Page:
- Data catalog — a data catalog is a step beyond a data inventory. A data catalog isn't just documentation of where data is. It's a cross-referenced catalog with rich metadata. A data catalog should have a user-friendly interface. A complete data catalog also provides full data lineage and usage tracking to support your data governance strategy.
Of course, the tools above can be hard to use without training. Data literacy training resources are also data literacy tools.
For a more in-depth look at the three major types of data literacy tools, follow this link to Data literacy tools: understanding how they work together.
Data literacy skills
While it’s natural to associate data fluency with data science roles, all business employees need some level of data literacy. Data literacy skills are wide-ranging:
- Data-literate HR professionals leverage people analytics, for example identifying reasons behind attrition
- Data-literate managers use metrics to evaluate team performance and determine fair bonuses
- Data-literate graphic designers communicate complex ideas effectively with data visualizations
- Data-literate marketers target audiences, evaluate campaign outcomes, and assess return on investment (ROI)
- Data-literate salespeople use data to understand customer problems and sell relevant solutions
- Data-literate product teams understand why and how their customers use products
Go behind the buzzword with our article Mastering data literacy: Developing data literacy skills.
Data literacy benefits
Data literacy is vital in any job, as well as in everyday life. Consider these real-world advantages of building data literacy:
- Shift from reactivity to proactivity, and start making data-driven plans
- Take action based on real-time data, instead of waiting for others to process data for you
- Avoid being influenced or led astray by misleading graphs — at work or in news and advertising
To know more about the advantages or disadvantages of data literacy, read our in-depth article about data literacy benefits.
Data literacy in education
As the big data economy grows, expect to see more emphasis on data literacy skills in education.
That said, data literacy has always been part of education. Educational activities like learning how to read a graph or how to record measurements with units are all part of becoming data literate.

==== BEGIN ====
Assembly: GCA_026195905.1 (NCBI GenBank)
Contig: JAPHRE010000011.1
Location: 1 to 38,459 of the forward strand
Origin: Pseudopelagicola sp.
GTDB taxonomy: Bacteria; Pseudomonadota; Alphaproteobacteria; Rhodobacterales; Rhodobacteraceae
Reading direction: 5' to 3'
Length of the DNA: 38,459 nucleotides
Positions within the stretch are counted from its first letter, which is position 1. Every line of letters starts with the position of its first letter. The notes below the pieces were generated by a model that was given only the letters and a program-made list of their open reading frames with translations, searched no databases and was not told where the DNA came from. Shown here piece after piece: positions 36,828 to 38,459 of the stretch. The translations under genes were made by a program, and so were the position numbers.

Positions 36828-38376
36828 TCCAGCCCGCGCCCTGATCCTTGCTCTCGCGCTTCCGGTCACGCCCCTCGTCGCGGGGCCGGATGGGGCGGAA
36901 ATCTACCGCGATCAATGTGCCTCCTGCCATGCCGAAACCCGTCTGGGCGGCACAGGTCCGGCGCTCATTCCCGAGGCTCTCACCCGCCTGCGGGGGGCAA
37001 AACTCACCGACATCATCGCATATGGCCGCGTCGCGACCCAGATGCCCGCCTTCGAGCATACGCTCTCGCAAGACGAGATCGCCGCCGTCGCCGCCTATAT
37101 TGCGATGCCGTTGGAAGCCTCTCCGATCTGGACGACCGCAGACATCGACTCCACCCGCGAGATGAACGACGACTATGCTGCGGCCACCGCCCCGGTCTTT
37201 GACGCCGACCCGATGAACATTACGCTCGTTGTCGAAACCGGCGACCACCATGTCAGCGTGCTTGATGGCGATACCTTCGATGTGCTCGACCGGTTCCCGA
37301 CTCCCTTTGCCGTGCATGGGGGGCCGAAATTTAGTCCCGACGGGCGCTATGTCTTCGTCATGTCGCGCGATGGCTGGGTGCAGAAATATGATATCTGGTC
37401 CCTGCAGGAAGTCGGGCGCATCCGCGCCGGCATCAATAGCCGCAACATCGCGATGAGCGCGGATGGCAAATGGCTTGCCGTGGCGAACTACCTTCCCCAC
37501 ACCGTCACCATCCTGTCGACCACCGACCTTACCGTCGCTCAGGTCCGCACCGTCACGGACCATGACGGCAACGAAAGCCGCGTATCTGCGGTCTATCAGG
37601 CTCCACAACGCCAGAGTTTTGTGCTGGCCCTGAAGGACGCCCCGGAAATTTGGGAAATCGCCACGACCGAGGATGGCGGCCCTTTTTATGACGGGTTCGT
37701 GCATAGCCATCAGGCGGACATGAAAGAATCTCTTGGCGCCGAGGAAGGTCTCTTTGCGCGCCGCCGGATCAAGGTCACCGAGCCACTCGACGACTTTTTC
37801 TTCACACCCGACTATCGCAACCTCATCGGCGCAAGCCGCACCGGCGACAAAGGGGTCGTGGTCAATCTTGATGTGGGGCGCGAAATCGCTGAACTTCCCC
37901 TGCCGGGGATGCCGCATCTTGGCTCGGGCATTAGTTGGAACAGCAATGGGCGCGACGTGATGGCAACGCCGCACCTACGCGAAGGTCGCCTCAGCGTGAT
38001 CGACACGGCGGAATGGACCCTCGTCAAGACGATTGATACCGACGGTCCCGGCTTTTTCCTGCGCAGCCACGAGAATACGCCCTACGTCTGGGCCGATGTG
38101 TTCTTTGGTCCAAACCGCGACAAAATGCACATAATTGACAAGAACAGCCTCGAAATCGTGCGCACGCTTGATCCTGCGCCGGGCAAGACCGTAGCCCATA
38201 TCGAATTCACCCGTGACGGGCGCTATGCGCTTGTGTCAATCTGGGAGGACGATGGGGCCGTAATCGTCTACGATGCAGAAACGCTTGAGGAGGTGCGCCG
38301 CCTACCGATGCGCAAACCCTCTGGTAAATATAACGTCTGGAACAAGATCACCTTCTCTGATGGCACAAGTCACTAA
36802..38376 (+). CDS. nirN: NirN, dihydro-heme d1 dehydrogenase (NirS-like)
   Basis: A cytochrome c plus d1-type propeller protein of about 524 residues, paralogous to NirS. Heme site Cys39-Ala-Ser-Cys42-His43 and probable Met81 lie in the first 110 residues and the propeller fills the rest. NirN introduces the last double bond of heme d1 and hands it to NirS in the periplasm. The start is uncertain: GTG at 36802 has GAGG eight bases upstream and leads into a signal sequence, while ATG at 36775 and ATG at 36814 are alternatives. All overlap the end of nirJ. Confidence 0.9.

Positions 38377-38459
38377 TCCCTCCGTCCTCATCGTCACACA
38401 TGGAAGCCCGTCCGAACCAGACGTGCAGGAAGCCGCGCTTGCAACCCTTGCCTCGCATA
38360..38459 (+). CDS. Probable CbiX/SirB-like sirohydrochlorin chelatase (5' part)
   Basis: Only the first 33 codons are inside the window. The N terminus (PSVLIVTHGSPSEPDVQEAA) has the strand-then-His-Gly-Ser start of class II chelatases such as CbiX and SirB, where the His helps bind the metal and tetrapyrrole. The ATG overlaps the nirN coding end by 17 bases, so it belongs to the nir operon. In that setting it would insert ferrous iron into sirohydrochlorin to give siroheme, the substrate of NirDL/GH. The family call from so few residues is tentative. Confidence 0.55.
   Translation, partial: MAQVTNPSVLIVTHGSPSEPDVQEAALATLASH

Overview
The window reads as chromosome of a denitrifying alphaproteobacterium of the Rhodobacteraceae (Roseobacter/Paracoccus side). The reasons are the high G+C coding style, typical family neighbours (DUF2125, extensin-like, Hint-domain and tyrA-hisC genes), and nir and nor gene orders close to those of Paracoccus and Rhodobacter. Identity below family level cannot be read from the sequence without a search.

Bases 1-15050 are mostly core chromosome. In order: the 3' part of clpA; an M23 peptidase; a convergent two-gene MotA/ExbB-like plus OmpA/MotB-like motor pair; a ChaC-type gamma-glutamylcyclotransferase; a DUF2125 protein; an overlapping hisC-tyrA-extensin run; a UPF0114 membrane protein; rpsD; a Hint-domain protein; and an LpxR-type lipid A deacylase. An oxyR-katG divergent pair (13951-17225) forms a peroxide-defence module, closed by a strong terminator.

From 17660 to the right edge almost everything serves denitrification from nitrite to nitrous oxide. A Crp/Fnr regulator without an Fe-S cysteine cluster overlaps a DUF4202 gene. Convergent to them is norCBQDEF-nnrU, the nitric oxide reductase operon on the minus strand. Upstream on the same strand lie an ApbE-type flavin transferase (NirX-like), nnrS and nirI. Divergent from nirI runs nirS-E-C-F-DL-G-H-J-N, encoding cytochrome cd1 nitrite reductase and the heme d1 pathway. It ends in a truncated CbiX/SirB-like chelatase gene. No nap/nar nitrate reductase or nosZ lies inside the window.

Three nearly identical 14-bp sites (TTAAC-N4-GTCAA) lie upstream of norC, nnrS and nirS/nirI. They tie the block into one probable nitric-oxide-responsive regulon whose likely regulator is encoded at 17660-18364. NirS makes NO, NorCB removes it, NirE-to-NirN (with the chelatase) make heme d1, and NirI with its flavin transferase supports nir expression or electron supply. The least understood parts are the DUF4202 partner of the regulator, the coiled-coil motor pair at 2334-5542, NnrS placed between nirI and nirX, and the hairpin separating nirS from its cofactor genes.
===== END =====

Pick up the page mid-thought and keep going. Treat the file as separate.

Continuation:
Data literacy in business
Data literacy skills aren’t limited to the IT department anymore. Yes, a chief data officer, data scientist, or data analyst must be highly data literate. But all business professionals today need to make data-driven decisions.
That’s because in today’s data-driven economy, algorithms encourage analytical decision-making in every department. Data touches all roles now, even if “data” isn’t in the job title.
Learn why the language of data is vital for the future of work in our article on developing and applying data literacy in business.
Data literacy learning paths
Each individual's data literacy learning path will be unique. That’s because:
- Competencies needed for data literacy vary across industries and organizations
- Existing skill sets will vary across a workforce
- Every role uses data differently
Make sure your data literacy project supports individualized learning paths.
Talend’s workforce uses Talend products to grow data literacy through metadata management, data stewardship, and data governance. To get expert advice in establishing your data literacy program, request a consultation with Talend.
Ready to get started with Talend?
More related articles
- Data literacy benefits: Understanding the advantages and disadvantages
- Data literacy tools: Understanding how they work together
- Developing and applying data literacy in business
- Mastering data literacy: Developing data literacy skills
- The ultimate guide to data literacy training
- Data literacy framework: A guide to creating an effective data literacy program
- Data literacy in education: Understanding the benefits, advantages, and barriers